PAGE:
We cannot survive on fats or plants alone- the reality check behind keto and vegan diets

Laurentia (Laura)Campbell
9 min readJul 12, 2021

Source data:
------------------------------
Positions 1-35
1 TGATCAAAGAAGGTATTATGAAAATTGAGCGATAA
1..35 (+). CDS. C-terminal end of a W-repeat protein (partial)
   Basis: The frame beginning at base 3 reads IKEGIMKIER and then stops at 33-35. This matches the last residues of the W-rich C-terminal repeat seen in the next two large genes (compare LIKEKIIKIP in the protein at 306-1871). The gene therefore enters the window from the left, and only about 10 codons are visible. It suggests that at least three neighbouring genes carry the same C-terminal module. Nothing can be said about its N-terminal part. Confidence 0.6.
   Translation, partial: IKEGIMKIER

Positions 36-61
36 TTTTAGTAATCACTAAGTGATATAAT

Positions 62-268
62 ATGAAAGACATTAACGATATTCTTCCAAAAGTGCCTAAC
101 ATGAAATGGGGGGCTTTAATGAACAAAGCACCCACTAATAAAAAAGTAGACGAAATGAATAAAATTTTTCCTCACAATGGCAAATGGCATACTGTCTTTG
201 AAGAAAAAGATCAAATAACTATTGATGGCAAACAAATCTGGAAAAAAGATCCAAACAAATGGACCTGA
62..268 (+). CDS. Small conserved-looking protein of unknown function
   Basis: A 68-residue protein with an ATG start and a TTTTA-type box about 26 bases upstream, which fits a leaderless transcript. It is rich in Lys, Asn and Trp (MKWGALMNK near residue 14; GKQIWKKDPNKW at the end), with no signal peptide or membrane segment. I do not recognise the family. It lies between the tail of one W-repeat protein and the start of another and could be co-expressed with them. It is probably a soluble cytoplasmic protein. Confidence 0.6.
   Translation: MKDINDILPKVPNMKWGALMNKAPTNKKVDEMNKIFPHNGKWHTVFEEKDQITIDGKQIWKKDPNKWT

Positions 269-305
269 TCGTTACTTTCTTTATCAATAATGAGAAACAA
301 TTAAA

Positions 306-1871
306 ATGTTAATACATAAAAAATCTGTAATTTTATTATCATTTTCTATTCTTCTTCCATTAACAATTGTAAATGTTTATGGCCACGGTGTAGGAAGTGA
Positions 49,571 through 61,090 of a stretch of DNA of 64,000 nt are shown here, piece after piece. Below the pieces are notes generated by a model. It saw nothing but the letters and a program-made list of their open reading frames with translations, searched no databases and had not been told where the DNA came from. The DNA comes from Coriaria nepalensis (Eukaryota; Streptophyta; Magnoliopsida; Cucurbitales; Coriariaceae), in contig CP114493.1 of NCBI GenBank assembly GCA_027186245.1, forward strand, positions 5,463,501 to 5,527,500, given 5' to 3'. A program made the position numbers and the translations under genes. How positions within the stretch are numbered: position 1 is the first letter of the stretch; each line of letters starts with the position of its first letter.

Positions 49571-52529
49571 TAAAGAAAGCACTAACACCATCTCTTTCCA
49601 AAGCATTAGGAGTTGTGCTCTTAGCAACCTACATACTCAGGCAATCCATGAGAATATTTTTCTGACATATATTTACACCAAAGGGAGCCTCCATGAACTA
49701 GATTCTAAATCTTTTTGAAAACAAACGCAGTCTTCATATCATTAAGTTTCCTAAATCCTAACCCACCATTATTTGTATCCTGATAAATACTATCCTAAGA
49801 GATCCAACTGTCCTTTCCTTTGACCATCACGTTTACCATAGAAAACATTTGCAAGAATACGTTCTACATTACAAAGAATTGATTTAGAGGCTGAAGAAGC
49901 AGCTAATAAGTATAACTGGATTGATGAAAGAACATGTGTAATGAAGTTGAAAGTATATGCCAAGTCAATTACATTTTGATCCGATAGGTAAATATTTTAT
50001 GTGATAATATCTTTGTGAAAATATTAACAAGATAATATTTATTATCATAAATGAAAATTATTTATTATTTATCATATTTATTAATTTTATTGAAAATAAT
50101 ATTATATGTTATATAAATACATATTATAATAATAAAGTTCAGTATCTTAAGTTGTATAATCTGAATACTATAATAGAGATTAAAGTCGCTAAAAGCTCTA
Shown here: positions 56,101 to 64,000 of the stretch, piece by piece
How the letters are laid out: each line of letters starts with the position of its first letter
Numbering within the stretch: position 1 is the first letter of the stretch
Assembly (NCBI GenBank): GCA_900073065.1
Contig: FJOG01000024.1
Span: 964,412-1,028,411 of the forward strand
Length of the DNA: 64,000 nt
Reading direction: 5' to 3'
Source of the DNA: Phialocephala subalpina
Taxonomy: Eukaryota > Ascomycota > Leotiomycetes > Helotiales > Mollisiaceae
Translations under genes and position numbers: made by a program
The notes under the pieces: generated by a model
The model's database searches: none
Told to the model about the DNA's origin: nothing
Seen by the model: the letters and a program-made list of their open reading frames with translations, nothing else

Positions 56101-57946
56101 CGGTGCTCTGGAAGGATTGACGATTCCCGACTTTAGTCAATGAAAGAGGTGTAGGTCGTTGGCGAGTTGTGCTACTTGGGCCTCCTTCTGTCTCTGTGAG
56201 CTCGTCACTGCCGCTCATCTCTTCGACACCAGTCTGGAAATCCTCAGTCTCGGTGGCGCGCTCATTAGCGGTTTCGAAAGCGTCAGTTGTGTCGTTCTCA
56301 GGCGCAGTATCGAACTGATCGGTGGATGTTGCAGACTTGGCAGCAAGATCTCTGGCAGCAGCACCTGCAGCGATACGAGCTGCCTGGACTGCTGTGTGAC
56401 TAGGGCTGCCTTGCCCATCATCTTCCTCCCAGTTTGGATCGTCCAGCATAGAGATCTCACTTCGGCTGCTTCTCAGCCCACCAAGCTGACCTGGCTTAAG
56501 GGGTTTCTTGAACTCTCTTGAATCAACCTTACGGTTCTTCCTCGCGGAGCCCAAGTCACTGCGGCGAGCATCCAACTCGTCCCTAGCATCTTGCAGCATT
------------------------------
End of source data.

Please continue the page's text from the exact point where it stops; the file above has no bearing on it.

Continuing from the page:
As someone who has studied neuroscience, nutrition and had a severe eating disorder (I am now an expert in health and total foodie), that nearly killed me in 2017 and has left me brittle boned, I HATE DIETS. They drive me mental. They make no LOGICAL SENSE. We cannot have a one size fits all, magical solution to our health and weight. Every single person’s genes, metabolism, age, height, activity level, taste buds, immune system, amount of sleep, neurotransmitters and gut microbiota differs. Each person has a different set of emotions, habits, food availability and accessibility and budget, and so selling a “eat this and it will save all your problems” diet is ludicrous. First, it was fat-free everything, now with ketogenic diets it’s all fat and carb-free and we have plant-based diets, intermittent fasting and god knows what else. When are we going to stop demonising food and making ourselves feel guilty for satisfying a basic biological need and eating? Each body responds to fats, carbs and activity in a personalised way. Food is medicine and medicine needs to be personalised.